I couldn't help wondering if Francis Lawrence had just asked for that "Tom fella..." "You know..." The casting director didn't realise he meant that "Tom fella" from "Harry Potter" and got Tom Blyth instead. There's an uncanny resemblance with the blonde floppy hair and the rather linear facial expressions. Indeed, despite a promising (if frustrating) shower scene at the top of the film, Blyth ("Coryo") is really what drags this otherwise quite decent action adventure film down. Rachel Zegler, on the other hand, is full of enthusiasm as her "Lucy Gray" character is selected to fight for District 12 in the "Hunger Games". Meantime, "Dean Highbottom" (the infrequently used Peter Dinklage) has come up with a way to spike the dwindling television ratings. He has decided to allocate one of his top students to mentor each of the captives. Yep - "Coryo" is put with "Lucy Gray". A bit of sabotage changes the nature of the game and gradually our hero starts to wonder if he is on the right side - especially when he becomes a little too emotionally involved with his protégé and attracts the enmity of his own erstwhile mentor. Luckily, the whole scenario is being overseen by the hammily menacing "Volumnia Gaul" (Viola Davis) who is clearly having a ball with industrial scale make up and a barrel of genetically modified snakes. The last twenty minutes smacks a little too much of sequel building, but this film has plenty of action and intrigue, loads of back-stabbing and just a little moralising. Zegler delivers a few folky style ballads confidently and generally does a lively enough job keeping it quite a bit better than I was expecting. It needs a cinema, though - the grand scale effects and photography work best that way. On the television it will probably just come across as a bit derivative.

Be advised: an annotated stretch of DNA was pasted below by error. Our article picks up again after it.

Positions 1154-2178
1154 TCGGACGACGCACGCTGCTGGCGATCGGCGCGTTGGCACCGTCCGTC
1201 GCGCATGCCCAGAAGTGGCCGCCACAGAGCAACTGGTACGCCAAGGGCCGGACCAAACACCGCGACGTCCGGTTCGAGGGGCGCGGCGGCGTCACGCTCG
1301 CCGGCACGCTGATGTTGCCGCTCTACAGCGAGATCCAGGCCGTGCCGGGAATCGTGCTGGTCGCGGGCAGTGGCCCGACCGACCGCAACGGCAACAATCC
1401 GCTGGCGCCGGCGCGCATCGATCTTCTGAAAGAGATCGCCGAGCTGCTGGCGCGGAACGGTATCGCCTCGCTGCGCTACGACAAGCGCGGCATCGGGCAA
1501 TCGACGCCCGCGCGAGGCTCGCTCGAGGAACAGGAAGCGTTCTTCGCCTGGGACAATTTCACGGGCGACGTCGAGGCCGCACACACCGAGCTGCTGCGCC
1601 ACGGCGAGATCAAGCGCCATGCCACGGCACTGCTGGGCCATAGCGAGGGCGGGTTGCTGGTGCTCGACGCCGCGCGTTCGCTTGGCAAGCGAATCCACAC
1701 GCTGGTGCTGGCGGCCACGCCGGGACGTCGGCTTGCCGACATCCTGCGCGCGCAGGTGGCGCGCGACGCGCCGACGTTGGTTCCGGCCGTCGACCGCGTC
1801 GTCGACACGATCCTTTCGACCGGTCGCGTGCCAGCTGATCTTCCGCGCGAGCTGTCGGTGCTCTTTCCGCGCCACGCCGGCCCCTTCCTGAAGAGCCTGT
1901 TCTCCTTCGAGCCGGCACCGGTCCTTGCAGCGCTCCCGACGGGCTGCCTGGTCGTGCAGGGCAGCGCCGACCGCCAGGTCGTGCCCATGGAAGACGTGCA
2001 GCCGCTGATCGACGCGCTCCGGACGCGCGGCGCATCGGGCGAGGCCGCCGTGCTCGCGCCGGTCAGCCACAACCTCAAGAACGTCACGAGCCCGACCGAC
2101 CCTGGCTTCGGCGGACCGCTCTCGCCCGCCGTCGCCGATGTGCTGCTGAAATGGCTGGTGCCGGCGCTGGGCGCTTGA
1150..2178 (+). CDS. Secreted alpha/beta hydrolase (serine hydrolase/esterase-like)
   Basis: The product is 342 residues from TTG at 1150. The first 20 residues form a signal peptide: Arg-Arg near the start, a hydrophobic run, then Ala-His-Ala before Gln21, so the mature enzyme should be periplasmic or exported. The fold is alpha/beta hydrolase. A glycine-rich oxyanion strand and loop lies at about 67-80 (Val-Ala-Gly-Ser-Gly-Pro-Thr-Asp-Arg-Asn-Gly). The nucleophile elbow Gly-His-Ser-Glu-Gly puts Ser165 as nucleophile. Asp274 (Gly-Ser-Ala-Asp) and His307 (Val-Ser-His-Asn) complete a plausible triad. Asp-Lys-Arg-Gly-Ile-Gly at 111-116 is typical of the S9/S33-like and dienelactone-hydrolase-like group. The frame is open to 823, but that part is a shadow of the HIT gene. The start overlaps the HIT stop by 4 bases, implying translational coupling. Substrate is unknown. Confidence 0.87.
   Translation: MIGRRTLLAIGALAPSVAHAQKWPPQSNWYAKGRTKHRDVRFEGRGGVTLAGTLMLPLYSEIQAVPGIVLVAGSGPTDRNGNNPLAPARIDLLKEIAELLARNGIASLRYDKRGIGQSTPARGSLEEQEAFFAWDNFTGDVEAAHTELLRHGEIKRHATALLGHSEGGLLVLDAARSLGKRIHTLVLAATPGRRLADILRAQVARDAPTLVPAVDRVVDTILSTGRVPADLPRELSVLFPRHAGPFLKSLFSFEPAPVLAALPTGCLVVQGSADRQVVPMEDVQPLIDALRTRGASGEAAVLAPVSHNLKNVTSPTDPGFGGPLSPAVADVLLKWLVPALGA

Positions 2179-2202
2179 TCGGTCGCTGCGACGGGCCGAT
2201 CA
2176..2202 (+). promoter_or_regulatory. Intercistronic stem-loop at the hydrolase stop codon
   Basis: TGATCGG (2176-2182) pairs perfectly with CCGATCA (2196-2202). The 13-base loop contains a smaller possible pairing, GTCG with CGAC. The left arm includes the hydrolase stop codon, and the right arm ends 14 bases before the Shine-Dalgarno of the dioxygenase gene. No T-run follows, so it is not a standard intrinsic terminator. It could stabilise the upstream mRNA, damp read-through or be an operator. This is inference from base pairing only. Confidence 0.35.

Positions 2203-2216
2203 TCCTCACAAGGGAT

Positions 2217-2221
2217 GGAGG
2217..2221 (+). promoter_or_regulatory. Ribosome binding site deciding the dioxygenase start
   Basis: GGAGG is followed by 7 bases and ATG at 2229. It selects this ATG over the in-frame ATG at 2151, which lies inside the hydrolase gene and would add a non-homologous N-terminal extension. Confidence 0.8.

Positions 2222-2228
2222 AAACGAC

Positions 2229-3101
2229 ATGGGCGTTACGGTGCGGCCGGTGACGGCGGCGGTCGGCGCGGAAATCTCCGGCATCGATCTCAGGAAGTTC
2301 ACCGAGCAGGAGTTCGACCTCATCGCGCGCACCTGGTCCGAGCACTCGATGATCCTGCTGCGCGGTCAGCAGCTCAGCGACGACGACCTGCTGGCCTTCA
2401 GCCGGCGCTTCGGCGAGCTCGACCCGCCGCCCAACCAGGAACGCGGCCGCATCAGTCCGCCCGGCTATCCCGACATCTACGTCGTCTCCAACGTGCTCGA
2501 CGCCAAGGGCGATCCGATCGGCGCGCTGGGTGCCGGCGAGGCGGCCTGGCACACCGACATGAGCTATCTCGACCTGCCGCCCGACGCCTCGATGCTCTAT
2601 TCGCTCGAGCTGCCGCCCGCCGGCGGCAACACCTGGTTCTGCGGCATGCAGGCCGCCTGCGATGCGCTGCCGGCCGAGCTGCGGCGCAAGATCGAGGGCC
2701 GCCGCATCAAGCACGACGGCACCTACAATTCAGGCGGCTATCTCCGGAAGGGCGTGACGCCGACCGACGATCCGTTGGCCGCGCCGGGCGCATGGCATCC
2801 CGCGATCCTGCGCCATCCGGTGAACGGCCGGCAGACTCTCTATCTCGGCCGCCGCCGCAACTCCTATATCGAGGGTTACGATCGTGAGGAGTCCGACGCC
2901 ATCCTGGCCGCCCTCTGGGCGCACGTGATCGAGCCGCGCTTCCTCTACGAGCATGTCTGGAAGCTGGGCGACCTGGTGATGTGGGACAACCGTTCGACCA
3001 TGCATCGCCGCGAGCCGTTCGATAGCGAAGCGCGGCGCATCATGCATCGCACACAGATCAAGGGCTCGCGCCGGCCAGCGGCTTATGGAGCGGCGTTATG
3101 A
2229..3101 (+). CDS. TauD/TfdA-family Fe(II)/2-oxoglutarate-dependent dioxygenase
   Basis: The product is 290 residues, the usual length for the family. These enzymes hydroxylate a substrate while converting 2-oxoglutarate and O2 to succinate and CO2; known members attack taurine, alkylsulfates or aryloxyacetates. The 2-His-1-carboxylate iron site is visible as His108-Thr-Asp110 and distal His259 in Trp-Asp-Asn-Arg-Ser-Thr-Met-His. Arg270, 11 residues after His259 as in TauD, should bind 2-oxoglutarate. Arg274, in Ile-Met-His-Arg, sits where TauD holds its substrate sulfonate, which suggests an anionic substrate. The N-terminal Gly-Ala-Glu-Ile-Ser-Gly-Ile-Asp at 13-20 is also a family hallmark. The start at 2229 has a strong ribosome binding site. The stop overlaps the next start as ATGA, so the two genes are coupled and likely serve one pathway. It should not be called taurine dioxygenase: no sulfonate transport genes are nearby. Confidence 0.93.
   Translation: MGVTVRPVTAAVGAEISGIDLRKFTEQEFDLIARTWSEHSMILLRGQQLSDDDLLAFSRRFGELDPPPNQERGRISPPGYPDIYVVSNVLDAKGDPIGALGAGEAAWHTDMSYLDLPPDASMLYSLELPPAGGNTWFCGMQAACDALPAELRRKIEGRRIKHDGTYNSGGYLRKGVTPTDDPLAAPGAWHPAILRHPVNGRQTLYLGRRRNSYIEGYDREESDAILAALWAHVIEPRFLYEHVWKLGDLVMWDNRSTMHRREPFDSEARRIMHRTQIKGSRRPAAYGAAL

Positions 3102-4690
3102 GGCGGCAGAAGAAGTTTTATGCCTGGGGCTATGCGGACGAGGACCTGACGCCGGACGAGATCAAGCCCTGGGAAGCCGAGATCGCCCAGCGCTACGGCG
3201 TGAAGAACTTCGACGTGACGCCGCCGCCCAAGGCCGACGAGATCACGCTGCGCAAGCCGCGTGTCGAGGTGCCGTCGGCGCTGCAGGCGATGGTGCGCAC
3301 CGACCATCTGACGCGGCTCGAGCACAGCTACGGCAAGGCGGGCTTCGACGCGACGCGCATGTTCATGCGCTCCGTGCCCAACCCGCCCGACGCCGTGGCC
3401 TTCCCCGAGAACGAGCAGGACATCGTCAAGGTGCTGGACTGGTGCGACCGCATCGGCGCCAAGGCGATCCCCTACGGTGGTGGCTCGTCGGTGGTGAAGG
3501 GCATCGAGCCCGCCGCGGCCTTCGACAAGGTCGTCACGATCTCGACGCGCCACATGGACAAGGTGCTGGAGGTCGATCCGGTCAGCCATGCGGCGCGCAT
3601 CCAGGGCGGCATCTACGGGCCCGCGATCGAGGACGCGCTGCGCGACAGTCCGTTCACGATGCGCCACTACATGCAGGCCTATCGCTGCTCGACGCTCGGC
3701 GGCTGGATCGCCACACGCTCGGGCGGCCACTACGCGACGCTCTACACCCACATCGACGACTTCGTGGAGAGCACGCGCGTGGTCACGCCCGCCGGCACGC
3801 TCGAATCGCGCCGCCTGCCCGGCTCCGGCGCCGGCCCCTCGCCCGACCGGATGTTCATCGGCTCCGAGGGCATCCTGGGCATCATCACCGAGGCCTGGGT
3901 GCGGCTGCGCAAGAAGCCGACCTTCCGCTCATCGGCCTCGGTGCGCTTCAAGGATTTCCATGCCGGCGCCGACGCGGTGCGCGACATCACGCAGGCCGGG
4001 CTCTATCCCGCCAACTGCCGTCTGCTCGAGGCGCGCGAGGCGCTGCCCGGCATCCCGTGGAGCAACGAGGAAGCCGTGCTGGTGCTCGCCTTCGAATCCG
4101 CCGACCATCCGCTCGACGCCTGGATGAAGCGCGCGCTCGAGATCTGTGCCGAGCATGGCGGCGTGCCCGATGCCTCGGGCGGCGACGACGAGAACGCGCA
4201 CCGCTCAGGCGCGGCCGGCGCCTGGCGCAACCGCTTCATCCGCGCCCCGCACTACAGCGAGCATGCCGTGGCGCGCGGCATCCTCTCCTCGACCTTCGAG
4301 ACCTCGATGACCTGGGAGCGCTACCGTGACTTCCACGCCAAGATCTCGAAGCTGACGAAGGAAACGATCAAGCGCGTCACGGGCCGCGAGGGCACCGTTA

one of the best installments to the Hunger Games series. it’s definitely the darkest and most political entry to the saga. act III could have been more fleshed out, but it doesn’t detract from the story the film is telling. act III was the most compelling segments in aspects of Coriolanus Snow’s villain origins. if you're a fan of political dramas or a character study or just a huge fan of the Hunger Games series, this is the film for you. excellent casting, excellent music, and deliciously evil performances.